Although I've seen some exceptional amounts of placer gold recovered from these sorts of "pay-as-you-go" sites using conventional mining methods and equipment, what has really impressed me are the gold nuggets recovered by nugget shooters using the latest VHF, UHF, or PI types of detectors. Many of these nuggets have been in the multi-ounce range or larger, with lots of smaller nuggets recovered as well. Sites like these tend to "stage" the auriferous material by scraping or excavating using heavy equipment, thus providing new material to work or scan on pretty much a continuing basis. For conventional miners, site operators and owners have things wired when it comes to where the gold is and how to get it, so you don't have to spend much time sampling or doing preliminary work. That's a big asset, by the way. In my view, these types of "pay-as-you-go" sites are about as close as you're going to get these days to virgin ground. Don't expect feather beds or other plush accommodations though. You'll more than likely be sleeping on a cot in a tent or, at best, staying in a prefab structure of some sort. Price wise, these places are EXPENSIVE. Ain't no two ways about it. I'm talking into the thousands of dollars at be advised. But like the old saying, "You get what you pay for." last thing. Locations like these in Alaska have become so popular you'll have to reserve your time and spot way ahead of time.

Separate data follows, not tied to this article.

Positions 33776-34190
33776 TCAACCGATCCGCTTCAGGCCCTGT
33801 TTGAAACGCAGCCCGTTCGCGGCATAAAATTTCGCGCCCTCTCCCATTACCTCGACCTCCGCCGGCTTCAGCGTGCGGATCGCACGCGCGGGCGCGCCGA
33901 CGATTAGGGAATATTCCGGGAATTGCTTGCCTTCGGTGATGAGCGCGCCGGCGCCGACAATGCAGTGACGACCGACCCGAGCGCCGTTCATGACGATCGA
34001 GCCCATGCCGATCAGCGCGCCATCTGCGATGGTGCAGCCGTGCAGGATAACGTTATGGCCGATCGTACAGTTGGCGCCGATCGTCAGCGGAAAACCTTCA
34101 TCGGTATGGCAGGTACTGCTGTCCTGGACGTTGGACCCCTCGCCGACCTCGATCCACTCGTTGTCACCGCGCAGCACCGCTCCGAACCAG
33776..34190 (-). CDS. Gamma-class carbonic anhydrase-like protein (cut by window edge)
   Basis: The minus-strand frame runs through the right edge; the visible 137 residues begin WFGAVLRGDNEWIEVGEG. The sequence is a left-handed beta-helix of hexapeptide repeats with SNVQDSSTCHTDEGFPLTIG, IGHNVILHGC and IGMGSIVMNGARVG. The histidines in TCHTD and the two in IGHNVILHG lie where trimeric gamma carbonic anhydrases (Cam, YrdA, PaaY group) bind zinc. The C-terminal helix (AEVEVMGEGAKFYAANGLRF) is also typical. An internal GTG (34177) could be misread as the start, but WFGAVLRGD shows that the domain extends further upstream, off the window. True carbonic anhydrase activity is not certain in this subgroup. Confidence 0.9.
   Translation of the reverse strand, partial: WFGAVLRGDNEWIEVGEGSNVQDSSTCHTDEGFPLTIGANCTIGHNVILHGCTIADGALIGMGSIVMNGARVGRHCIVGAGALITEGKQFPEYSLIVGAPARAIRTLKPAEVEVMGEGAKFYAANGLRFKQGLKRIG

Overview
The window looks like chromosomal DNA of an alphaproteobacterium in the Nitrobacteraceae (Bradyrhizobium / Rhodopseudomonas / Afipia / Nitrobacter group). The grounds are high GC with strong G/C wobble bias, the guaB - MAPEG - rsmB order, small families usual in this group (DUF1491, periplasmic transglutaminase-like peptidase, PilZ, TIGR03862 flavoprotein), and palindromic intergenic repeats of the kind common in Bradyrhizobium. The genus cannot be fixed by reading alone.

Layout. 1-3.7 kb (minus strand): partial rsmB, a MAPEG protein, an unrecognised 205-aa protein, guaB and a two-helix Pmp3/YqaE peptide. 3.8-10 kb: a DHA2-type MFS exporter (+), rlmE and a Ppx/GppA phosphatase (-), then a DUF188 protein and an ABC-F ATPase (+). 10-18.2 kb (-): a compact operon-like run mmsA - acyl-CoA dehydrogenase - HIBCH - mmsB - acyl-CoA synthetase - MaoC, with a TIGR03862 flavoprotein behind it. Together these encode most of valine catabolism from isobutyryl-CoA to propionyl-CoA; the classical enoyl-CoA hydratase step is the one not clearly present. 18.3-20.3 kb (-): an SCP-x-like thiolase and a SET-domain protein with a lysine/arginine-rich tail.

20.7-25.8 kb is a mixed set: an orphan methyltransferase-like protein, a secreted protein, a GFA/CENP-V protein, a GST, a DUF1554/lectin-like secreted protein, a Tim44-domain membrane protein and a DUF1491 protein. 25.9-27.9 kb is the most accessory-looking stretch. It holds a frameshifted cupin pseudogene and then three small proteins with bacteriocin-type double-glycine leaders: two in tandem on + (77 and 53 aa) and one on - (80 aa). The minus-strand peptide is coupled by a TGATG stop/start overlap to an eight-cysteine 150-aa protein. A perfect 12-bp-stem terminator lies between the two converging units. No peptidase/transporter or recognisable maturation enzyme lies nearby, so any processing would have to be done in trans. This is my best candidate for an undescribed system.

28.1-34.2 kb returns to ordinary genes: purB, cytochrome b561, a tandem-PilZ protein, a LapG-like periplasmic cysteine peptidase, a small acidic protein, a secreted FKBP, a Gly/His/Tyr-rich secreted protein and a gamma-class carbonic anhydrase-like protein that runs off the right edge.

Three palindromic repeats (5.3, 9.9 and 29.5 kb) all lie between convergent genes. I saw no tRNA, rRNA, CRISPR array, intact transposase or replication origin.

That's it for now. Good luck out there.

(c) Jim Rocha (J.R.) 2015

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  1. JR, Sad what things are coming to. Here in the Western States there is so much public ground, it seems this should never be a problem.....but it is. In the old days, you had to keep an eyeball peeled for Indians and it is the Forest Nazi's.....not sure which one is worse. Those other "pay as you go" places have their place, it ain't for me, but as a kid, I recall the panning troughs and what a thrill it was to find a speck of planted gold. Gets kids interested and hopefully creates a new generation of prospectors......that can't be a bad thing! The city folks with their "green religion" will win in the end, they outnumber us backwoods types a dozen to one. I feel sorry for kids growing up today. They are missing out on the best life has to offer.